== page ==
The leprechauns want their gold back
4 posts • joined 26 May 2009
I think that it was introduced in 2000.
While providing an abstracted view of the hardware, an operating system also brings some baggage. One bag contains security holes that the applications that run upon the operating system do not have.
The same is true for hypervisors. The more features that are integrated into the hypervisor such as management facilities, the more vulnerabilites arise. An operating system places a bunch of applications at increased risk and a hypervisor places a bunch of guests and even more applications at risk.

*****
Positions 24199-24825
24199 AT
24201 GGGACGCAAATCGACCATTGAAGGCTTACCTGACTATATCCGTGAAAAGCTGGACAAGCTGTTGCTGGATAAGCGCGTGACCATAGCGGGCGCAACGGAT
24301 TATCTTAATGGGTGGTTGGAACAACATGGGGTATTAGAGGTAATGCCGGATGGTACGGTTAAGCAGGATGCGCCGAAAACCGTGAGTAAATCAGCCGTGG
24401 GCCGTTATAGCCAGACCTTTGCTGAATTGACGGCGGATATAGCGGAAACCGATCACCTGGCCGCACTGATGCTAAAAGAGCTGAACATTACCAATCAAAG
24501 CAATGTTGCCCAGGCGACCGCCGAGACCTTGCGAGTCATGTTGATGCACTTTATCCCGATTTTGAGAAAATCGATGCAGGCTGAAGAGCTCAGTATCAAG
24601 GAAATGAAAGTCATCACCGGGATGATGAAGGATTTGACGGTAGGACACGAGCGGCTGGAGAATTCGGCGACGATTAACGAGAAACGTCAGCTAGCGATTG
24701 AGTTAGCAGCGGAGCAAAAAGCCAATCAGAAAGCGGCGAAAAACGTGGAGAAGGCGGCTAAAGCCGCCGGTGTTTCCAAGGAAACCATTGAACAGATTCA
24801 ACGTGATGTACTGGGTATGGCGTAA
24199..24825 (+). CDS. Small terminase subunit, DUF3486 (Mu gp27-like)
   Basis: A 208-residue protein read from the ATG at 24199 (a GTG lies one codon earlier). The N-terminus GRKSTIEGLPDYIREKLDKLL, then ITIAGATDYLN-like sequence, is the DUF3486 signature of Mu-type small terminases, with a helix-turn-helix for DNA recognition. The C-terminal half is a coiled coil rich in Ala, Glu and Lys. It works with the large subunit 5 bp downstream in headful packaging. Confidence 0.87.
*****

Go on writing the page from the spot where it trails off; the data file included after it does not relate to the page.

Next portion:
"Each Libra 780/790 mainframe cell board sports from 4 GB to 128 GB of DDR2 main memory, which is formatted down to 3 GB to 96 GB of addressable memory for MCP workloads. (Presumably there is some memory sparing magic going on)"
This is likely due to the fact that the original MCP uses a 48bit word with in memory tags to inicate the type of operand that was stored at that location.